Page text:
In the head of John Baldessari | Culture


'Wrong', by John Baldessari (1966-1968).


'Wrong', by John Baldessari (1966-1968).

The wrong picture

After a first foray into the world of art through abstract painting in the fifties, a visit to an exhibition by the Dadaist Marcel Duchamp encouraged John Baldessari to enter more experimental grounds. From video to installation or sculpture, few disciplines have since been out of reach. One of the means with which more and better transgressed was with photography. Between 1966 and 1968, the artist created the photograph Wrong (wrong or incorrect), in which he already works with what is probably his most recognized way of questioning the pre-established truths: that of the intersection between the image (photographic or pictorial, which for him was the same) and the text. In this piece, a self-portrait of himself in front of a palm tree, Baldessari reflects on the artistic quality of photography beyond formal beauty or compositional exquisiteness, while generating issues in the viewer's head by mixing a very concrete visual representation. With that word, wrong, full of ambiguous senses: Is the artist, the image, its protagonist wrong ...? What is right and what is not when it comes to expressing one's own expressive subjectivity?

The end is a new beginning

It was a hot summer afternoon. The calendar marked 1970 and the map locator was located in San Diego, California. With the help of friends and art students, Baldessari collected all the paintings he had produced between 1953 and 1966 and still preserved, around a hundred. Shortly before he had destroyed them by jumping on them, tearing them apart. That Friday he provided his final rest at a funeral home where, as if it were a corpse, he burned them to ashes. Documented in images, that radical and dramatic gesture - motivated on the one hand by prosaic logistical questions, since Baldessari had just found work as an art teacher, one of the main tasks of his life, and had to move to Los Angeles from his National City native; and on the other because of his disaffection towards the pictorial tendencies of the sixties - he marked the beginning of the legend of Baldessari as the godfather of conceptual art. He called it Cremation Project and sentenced that it was "the best work he had done."

Art will never be boring again

After his start of creative destruction, Baldessari dove into his text-visual expeditions with pieces like I will not make any more boring art (I will not create more boring art, 1971), a repetition of the same phrase as a school punishment. This composition brings together many of the characteristics that defined its particular approach: the use of language as a visual element; the questioning of the nature and function of the images; the reflection on the usefulness of words as an internal and external explanatory element to the work of art and, above all, the use of irony and sense of humor as transmitters of meanings. The fact that it was some students from Canada who really wrote the words (first as an “exhibition”, on the walls of a room and then, as a result of a workshop, on an impression preserved in the MoMA), also raises questions about the notion of authorship and the value of manual labor.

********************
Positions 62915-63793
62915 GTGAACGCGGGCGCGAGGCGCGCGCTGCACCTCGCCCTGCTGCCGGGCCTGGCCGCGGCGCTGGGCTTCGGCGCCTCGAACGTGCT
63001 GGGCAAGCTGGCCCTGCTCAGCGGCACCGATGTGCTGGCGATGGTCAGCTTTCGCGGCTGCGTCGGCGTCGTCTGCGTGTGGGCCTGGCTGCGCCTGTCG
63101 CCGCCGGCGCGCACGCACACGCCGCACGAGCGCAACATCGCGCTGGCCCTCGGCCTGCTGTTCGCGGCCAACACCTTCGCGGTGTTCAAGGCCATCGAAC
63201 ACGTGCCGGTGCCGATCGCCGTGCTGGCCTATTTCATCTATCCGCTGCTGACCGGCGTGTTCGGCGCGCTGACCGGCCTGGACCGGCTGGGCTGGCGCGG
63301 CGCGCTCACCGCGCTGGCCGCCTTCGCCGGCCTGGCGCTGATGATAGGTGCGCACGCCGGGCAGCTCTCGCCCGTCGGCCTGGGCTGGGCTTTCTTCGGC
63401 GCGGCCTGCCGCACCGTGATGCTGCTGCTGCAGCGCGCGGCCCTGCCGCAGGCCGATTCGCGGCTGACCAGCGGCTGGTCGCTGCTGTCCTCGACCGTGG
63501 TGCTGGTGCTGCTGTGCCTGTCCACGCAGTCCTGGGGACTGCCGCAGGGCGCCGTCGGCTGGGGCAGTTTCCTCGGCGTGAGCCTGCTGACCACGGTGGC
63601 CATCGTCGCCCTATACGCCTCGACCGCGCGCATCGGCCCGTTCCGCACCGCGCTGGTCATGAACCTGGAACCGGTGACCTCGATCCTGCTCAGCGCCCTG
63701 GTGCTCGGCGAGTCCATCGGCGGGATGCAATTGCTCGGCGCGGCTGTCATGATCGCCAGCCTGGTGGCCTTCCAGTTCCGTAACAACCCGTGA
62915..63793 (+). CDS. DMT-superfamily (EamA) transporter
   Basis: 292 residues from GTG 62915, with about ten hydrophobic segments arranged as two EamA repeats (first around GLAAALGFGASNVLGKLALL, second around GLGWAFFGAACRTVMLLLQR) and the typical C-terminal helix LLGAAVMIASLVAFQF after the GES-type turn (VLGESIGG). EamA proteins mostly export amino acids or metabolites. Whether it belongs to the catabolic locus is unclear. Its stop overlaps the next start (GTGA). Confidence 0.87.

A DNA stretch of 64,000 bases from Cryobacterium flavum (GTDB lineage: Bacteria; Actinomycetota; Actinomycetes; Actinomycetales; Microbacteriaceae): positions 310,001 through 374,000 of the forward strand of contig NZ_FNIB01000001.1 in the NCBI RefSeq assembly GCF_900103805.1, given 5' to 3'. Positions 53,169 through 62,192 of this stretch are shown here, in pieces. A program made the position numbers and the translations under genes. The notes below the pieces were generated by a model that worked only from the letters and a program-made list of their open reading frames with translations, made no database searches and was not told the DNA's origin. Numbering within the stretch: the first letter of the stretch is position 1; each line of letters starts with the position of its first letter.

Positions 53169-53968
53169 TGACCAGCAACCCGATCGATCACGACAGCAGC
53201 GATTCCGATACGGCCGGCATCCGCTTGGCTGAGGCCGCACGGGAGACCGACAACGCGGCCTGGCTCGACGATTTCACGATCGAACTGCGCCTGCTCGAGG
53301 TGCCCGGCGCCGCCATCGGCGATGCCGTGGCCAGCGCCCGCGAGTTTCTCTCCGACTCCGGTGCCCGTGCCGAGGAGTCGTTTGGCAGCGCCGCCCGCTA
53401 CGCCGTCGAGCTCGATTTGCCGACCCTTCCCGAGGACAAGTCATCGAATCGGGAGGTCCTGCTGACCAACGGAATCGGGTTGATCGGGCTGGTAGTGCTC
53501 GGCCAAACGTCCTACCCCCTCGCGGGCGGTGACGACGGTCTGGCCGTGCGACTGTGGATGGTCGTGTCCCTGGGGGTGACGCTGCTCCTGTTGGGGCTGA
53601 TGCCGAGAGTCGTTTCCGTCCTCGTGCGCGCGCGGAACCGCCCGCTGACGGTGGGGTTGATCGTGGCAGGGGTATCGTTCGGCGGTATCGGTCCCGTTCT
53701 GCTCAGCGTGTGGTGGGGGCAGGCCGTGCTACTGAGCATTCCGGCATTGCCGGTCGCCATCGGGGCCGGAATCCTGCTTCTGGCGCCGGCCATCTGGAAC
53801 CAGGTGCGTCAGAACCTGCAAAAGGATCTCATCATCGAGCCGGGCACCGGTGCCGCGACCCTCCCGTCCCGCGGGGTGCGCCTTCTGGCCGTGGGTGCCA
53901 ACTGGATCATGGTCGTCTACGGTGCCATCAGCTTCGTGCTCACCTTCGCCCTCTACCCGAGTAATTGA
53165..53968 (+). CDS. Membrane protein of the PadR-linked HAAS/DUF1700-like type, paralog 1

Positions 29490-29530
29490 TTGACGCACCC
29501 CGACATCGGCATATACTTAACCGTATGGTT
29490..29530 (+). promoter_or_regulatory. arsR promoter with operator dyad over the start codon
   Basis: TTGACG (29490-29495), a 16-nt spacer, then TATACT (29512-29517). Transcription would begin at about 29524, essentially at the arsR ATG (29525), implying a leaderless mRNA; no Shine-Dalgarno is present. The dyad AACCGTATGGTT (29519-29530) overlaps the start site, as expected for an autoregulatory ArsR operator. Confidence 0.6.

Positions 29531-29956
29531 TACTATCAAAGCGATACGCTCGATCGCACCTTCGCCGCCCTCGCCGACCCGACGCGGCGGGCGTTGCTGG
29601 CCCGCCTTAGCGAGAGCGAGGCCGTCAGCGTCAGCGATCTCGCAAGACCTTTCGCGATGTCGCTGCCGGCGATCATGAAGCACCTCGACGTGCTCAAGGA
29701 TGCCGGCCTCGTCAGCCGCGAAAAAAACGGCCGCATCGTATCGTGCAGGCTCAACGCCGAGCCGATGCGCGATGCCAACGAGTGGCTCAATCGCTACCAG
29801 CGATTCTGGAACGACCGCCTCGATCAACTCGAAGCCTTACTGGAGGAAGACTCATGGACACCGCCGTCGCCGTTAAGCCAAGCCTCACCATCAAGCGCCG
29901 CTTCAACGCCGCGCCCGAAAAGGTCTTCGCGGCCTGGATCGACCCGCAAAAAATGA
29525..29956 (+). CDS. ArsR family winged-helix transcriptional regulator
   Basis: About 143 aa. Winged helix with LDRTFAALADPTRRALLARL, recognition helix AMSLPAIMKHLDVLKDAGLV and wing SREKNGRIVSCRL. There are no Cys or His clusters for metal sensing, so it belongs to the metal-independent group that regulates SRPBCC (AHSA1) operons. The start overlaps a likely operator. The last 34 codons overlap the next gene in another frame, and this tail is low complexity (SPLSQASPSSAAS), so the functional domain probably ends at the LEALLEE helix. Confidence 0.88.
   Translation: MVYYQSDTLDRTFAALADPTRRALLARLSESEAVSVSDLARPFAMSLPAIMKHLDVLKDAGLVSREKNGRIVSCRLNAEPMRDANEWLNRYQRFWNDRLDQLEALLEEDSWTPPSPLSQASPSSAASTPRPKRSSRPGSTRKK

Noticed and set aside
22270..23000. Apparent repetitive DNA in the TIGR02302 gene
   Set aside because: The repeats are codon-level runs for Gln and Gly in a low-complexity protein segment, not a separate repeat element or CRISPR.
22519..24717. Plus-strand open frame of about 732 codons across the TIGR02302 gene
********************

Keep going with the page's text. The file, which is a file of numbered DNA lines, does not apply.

'Beast (Orange) Being Stared At: With Two Figures (Green, Blue)', 2004 work by John Baldessari.


'Beast (Orange) Being Stared At: With Two Figures (Green, Blue)', 2004 work by John Baldessari.

"The uncle who put dots on people's faces"

From the eighties, the artist endorsed the concept postmodern of appropriationism. This time without texts involved, Baldessari reused in collages Photographic images of characters that covered the head with colored stickers. In this way, he stripped them of his personality while transforming them into a kind of consumable object with sight. Ideas such as recycling, reuse, juxtaposition and pastiche are erected as well as props of his career. In the funny video Brief history of John Baldessari, narrated by Tom Waits, the artist himself says he suspects that in a hundred years he will be remembered, precisely, "as the uncle who put points on people's faces."

'Sudden fear', a work exhibited in the exhibition '1 + 1 = 1', by John Baldessari.


'Sudden fear', a work exhibited in the exhibition '1 + 1 = 1', by John Baldessari.

An illogical sum?

In recent years, Baldessari carried out works focused on the figures of great masters of art history. In 2013 he set up his first exhibition in Russia, 1 + 1 = 1, a title that refers to one of his obsessions: that the sum of images and text does not result in an addition to use. The works of the exhibition matched - among other issues - images of works by great masters from the 18th to the 20th centuries, such as Gustave Courbet or David Hockney, with the title of a song or a black film or the name of another artist. The result generated a short circuit between the meaning of the images and that of the words, forcing the viewer to rethink their beliefs about the truthfulness and arbitrariness of the things we say about those we perceive.

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